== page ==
Basic Foam Operations - Part 1

Today’s firefighters are trained in a host of topics and the amount of information that they are exposed to can become quite overwhelming. Nevertheless, it is the responsibility of all members to immerse themselves into the job and learn everything they...


Today’s firefighters are trained in a host of topics and the amount of information that they are exposed to can become quite overwhelming. Nevertheless, it is the responsibility of all members to immerse themselves into the job and learn everything they can. In this day of limited staffing, it is imperative that each member of the team be able to contribute the most to their company, from the newest rookie firefighter to the seasoned company officer. There is no room to hide in today’s fire service.

Responding to incidents involving Class B spills and fires are no exception. Our members must have a working knowledge of what to do upon arrival. Theory and practice will keep our companies and personnel safe.

The Need for Effective Foam Operations

One of the topics that all members should have a solid working knowledge of is in basic foam operations. Not only does the proper delivery of finished foam extinguish a flammable or combustible liquid, it can also be used to prevent fires from even happening.

The need for fire departments to respond to incidents involving flammable and combustible liquids is certainly not new. You could go back in time a century before and find that even the Ford Model T had a 10-gallon fuel tank and versions were available that ran on gasoline (a hydrocarbon fuel) and ethanol (a polar solvent). Take a look at the history of the automobile on the Web and you can get an idea of just how our present infrastructure and transport system started.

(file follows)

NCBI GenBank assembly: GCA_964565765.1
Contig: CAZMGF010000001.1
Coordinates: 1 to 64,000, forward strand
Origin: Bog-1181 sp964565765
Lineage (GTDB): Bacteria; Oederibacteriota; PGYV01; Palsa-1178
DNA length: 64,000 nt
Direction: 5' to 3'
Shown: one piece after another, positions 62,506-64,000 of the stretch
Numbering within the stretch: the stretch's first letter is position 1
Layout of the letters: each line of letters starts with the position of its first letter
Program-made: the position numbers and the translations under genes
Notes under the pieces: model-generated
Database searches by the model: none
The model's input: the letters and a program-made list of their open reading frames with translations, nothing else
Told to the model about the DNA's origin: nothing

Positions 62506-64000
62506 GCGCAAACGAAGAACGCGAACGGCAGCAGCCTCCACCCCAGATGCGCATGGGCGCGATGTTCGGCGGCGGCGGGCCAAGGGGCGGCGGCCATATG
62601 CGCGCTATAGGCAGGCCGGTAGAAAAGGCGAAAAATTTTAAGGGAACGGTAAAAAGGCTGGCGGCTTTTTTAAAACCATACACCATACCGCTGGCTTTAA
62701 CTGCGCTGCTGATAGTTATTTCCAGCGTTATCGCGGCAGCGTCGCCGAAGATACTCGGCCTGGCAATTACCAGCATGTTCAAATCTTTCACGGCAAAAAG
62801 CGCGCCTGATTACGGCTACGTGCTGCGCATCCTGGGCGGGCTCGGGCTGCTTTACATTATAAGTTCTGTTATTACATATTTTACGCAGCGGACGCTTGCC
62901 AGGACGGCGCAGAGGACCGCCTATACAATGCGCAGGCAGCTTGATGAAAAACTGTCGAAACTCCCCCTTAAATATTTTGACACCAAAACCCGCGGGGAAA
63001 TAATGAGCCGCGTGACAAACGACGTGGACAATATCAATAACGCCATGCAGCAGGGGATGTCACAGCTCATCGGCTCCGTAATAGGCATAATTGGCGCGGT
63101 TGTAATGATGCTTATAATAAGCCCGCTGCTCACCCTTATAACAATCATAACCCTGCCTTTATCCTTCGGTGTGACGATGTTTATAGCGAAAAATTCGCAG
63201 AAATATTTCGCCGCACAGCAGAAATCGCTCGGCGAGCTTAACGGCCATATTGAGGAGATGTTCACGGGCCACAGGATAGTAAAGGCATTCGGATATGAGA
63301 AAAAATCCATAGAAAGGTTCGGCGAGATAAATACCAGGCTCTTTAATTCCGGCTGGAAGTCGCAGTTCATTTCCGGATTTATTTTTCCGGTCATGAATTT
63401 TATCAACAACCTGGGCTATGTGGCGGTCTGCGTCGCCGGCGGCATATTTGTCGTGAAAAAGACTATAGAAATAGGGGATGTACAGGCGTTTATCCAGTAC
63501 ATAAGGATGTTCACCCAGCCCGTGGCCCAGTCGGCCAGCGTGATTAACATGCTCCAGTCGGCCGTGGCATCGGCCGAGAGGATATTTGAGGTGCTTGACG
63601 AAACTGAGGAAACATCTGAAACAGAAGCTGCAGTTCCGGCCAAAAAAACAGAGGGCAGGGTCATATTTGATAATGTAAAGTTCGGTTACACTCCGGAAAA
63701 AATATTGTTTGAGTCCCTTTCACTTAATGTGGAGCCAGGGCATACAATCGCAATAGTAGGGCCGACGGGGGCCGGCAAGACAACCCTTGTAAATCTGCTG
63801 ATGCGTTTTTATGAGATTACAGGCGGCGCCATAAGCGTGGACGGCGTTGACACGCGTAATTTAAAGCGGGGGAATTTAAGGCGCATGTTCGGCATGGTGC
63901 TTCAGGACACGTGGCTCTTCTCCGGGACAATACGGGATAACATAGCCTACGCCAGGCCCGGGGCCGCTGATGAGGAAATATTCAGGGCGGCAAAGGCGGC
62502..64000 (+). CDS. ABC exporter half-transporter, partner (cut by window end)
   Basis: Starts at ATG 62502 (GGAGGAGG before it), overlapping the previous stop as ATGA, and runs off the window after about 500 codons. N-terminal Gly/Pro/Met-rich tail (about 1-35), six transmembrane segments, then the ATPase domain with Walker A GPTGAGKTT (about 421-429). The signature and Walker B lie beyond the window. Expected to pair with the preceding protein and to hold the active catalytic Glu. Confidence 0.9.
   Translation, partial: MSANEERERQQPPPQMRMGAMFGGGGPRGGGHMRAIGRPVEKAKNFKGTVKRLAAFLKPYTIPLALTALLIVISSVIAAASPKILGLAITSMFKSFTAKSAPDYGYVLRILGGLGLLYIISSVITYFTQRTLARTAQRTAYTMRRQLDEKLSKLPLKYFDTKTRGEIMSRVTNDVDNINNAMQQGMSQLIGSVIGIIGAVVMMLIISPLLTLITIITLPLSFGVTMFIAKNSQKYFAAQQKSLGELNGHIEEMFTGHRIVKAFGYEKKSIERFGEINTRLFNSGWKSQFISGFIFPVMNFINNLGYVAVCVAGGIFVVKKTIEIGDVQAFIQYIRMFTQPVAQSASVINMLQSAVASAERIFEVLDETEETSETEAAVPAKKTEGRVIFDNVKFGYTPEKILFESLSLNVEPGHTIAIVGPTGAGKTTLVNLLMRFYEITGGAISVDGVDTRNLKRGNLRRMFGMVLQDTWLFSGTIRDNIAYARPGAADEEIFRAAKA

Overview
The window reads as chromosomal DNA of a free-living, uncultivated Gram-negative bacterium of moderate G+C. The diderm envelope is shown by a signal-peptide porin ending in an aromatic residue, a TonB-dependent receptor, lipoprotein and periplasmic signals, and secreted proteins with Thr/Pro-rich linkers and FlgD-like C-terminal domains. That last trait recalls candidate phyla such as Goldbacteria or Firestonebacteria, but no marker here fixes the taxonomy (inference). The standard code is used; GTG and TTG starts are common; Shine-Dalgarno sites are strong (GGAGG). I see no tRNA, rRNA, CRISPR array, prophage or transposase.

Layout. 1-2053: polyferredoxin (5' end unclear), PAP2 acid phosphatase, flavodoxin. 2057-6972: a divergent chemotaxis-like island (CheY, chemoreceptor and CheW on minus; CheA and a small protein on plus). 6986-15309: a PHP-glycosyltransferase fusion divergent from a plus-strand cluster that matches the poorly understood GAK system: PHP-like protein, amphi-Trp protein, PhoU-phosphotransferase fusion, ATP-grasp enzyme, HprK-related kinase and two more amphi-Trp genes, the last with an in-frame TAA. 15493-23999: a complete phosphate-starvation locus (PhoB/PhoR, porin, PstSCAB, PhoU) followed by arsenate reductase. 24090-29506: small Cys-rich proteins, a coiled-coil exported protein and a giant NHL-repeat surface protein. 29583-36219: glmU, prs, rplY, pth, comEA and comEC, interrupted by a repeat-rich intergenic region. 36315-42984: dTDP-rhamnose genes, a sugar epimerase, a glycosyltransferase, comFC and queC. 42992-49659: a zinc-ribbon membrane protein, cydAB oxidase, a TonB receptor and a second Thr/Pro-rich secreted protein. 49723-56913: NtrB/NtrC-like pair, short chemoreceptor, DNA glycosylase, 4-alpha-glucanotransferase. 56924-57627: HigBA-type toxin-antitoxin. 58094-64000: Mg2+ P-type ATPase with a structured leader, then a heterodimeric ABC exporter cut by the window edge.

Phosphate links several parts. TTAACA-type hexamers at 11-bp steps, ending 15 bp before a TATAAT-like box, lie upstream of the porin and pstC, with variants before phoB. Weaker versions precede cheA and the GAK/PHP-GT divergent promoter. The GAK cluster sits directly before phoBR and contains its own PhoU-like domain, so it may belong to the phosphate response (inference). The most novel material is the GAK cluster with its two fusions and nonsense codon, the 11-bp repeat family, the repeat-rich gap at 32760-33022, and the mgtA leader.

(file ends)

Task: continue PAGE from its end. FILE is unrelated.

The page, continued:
Now, take into account the need for an infrastructure that supports the ever-growing vehicle industry and what you have are communities that need municipal fire departments capable of handling such incidents. As time goes on, this need will continue to magnify. Today, we have commercial vehicles on the road that typically have 80- to 100-gallon fuel tanks, and SUV’s and pickup trucks that have fuel tanks with more than 40 gallons of fuel. The need for an effective response to incidents involving flammable and combustible liquids is significant.

This series of articles is designed to build upon the training each member has received thus far in basic foam operations for Class B type incidents. It is a very basic approach that is designed to give our company firefighters and fire officers a more thorough grasp of what could be a very in-depth topic. Also, the topic of Class A foam is another interesting avenue of study, but it is outside the realm of this series; please take a look at the exceptional references and sources at the end of this article for further study. The primary topics that we’ll cover over the next seven articles include:

  • Class B fires and spills
  • Types of foam concentrate
  • How foam works
  • Proportioning
  • Application rates
  • Applying foam
  • Typical scenarios
  • Setting up a foam delivery system in your department

In the fire service, we can be called upon to respond to a variety of incidents. Fires and spills involving flammable or combustible liquids shouldn’t be a surprise. With minimal basic equipment and through training, familiarization and study, every engine company should be able to execute a basic foam operation. Together, the multiple units that make up a first-alarm assignment should be able to engage in moderately sized operations. It is this basic approach to spill and fire response that will guide us over the next few articles and set the stage for even larger scale operations.

As for overall training and experience of each company member, well, that can vary dramatically. All of our probationary firefighters have received a healthy background into the five classifications of fire. During basic training, there was an emphasis of how to extinguish each of these classes and the advantages and disadvantages of the different types of extinguishing agents. As our more seasoned firefighters have continued with their training, they have developed a greater respect and additional real-world experiences that build upon what they were taught years before. The company officer, who has the responsibility of commanding the company in battle has (hopefully!) continued with their training and can safely lead their troops into any of a myriad of situations and not get them hurt. Nowhere could a situation go from boring and mundane to explosive in the blink of an eye than when dealing with ignitable vapors and gases. Let’s take a look at the typical Class B incidents that we might encounter at any time.

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